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China Goes to Great Lengths to Counter Surge of COVID-19 Infections in Yunnan

Published: July 16, 2021
Police tape blocks access to a building as part of COVID-19 coronavirus measures in the city of Ruili which borders Myanmar, in China's southwestern Yunnan province on July 5, 2021. - China OUT
Police tape blocks access to a building as part of COVID-19 coronavirus measures in the city of Ruili which borders Myanmar, in China's southwestern Yunnan province on July 5, 2021. - China OUT (Image: STR/AFP via Getty Images)

Ruili, a county-level city of Dehong Prefecture in the west of Yunnan province, China — a major border crossing neighboring Myanmar — has been locked down and subjected to multiple mass nucleic acid testing events and other drastic measures, as the Chinese Communist Party (CCP) scrambles to prevent a further surge in Coronavirus Disease 2019 (COVID-19) infections.

At midnight on July 6, the city of Ruili, after reporting 15 new confirmed cases of locally transmitted COVID-19 and two locally-transmitted asymptomatic cases, issued a stay-at-home order for approximately 270,000 people and suspended operations for most businesses in the city, reported China Daily.

Over the past week, Ruili discovered an additional 155 cases of the virus in one of the worst surges in COVID-19 infections to hit the province of Yunnan in recent months, reported Xinhua. In response to the surge, Chinese authorities took drastic measures to contain the outbreak.

Facial recognition software deployed

Facial recognition technology, linked to personal health codes, has been deployed in Ruili as local authorities combat the recent outbreak. “Security tools such as facial recognition cameras, smart door locks and road barriers (run by police or community volunteers) have been put in place in key areas,” local authorities said in a statement.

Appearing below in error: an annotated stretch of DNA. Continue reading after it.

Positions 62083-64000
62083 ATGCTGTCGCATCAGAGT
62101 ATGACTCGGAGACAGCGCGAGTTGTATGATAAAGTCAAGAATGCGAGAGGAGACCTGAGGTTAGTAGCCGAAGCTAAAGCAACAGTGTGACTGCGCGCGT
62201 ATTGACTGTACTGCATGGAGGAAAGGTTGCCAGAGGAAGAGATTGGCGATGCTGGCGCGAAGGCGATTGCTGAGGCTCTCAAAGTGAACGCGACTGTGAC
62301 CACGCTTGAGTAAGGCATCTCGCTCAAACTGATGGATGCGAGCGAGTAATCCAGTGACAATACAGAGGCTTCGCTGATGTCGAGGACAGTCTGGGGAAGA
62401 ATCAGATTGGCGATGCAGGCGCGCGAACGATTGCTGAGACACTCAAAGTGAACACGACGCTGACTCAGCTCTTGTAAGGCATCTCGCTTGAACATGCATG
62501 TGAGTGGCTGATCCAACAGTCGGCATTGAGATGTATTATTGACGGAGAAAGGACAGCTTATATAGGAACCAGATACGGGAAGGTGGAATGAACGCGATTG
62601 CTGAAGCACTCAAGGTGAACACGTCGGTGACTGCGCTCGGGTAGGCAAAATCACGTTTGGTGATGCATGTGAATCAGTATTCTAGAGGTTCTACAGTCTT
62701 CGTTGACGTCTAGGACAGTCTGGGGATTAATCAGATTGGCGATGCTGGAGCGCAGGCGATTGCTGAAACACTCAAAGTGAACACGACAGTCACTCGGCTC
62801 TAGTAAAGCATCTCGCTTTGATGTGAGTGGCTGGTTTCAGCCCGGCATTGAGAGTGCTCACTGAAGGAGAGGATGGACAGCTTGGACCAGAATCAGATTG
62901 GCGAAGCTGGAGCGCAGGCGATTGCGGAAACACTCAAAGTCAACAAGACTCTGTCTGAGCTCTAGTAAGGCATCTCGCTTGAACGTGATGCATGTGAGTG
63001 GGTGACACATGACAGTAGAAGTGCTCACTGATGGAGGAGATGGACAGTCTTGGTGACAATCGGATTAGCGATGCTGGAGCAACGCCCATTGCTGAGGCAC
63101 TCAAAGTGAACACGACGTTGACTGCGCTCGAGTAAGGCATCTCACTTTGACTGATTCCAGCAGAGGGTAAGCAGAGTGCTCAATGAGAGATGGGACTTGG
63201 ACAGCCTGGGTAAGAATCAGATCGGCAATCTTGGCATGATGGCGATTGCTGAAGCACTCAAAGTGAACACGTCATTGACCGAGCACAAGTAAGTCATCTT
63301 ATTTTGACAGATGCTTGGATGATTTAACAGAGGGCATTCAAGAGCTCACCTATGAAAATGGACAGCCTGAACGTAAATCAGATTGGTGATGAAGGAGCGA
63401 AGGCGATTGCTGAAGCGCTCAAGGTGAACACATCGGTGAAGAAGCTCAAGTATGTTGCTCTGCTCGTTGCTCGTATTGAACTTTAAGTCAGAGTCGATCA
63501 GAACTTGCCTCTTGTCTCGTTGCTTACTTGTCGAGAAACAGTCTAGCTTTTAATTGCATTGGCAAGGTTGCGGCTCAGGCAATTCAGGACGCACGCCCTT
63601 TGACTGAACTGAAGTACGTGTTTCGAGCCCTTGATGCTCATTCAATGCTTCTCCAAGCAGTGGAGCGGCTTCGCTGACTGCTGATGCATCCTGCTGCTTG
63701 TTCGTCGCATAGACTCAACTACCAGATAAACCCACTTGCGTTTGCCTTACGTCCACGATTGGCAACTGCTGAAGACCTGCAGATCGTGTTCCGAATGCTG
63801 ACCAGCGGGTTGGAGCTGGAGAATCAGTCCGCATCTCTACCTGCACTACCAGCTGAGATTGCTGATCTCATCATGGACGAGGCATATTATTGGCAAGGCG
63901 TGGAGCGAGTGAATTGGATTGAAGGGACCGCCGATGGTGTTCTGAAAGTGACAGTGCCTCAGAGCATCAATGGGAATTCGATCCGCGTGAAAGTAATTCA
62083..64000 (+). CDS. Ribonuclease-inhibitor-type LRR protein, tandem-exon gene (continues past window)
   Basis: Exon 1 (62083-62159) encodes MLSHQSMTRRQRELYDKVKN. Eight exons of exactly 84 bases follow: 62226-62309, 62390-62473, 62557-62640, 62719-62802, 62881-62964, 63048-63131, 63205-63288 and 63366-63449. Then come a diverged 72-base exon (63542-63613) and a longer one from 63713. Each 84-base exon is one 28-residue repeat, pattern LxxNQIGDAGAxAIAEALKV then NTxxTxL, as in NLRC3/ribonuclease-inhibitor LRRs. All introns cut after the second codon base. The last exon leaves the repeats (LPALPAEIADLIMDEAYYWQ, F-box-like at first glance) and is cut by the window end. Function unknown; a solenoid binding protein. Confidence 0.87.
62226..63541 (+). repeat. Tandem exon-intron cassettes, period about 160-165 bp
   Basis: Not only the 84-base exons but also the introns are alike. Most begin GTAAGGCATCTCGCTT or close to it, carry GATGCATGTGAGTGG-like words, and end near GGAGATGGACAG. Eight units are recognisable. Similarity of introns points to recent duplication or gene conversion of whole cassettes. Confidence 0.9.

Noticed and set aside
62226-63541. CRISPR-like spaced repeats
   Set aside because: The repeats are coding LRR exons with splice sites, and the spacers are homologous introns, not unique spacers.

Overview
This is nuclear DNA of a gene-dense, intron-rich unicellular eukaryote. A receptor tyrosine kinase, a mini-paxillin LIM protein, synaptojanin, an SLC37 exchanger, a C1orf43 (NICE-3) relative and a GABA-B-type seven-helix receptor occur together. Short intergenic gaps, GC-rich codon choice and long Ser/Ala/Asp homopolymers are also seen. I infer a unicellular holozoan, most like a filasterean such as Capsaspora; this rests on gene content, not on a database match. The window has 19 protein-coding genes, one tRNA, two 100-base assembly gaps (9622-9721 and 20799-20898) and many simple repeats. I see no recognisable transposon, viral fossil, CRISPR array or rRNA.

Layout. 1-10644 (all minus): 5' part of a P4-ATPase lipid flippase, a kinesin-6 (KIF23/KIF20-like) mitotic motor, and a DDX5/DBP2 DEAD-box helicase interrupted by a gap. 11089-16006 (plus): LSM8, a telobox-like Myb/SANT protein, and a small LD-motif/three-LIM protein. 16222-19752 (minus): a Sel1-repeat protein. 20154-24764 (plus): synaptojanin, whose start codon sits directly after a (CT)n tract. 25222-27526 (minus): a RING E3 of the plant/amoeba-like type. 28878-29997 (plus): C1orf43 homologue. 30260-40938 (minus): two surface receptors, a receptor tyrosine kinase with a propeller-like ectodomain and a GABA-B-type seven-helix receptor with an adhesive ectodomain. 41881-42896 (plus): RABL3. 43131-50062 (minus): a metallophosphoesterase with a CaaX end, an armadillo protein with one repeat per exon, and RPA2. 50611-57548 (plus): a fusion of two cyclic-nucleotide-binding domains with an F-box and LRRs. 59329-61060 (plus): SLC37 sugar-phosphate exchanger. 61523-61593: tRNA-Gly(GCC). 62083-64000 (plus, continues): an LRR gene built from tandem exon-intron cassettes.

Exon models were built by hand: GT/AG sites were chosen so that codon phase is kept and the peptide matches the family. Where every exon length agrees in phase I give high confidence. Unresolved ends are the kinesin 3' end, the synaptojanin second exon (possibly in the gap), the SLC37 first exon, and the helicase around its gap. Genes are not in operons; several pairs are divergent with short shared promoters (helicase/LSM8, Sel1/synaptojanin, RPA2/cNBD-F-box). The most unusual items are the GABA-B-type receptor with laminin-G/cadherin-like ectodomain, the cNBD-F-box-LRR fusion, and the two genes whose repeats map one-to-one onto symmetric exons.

The system is being monitored by the city’s pandemic prevention task force with scanners checking the temperatures of individuals. This is perhaps the first publicly reported use of facial recognition software that tracks a person’s movements and health status as they move around their community through supermarkets, transport hubs, and other public spaces. 

While China’s “zero risk” approach to combating clusters of COVID-19 infections has been effective, the privacy of private citizens has been compromised. Local officials are subjecting everyone entering or exiting Ruili to a facial scan to check for signs of infection.

China may be the most surveilled society on earth. Over the past five years, Chinese authorities installed an estimated 200 million CCTV cameras, covering nearly all public spaces and raising numerous privacy concerns.

Border fence with Myanmar

China is in the process of erecting a barbed-wire fence six to nine feet high that stretches hundreds of kilometers along the China-Myanmar border. The project has largely been seen as an effort to combat the COVID-19 pandemic, but Chinese officials have not issued a statement clarifying the reason for the fencing.

Since the military coup in Myanmar on February 1, Chinese officials have been concerned about a potential flood of people coming over the border to escape the violence and unrest, bringing cases of COVID-19 with them. 

According to, there are an estimated 212,545 cases of COVID-19 in the embattled country, with 4,346 recorded deaths as of July 15. The land border between China and Myanmar is 2,227 kilometers long, but Chinese authorities are prioritizing heavily populated places such as the border cities of Ruili and the Myanmar city of Muse.

“While media reports in China say the boundary fence has helped prevent illegal crossings and by extension COVID-19 outbreaks, the RFA report said it could also keep Chinese dissidents from fleeing the country.” reported Newsweek.

Ethnic minority groups, whose traditional homelands are on both sides of the border, are said to be utilizing lesser-known paths through the mountainous region to cross into Myanmar.

In addition to preventing an increase in COVID-19 cases, “the CCP is also worried that a roaring arms trade linked to ongoing ethnic armed conflict in Myanmar mean[ing] that weapons are finding their way across the border, and into the hands of Chinese citizens.” reported Radio Free Asia.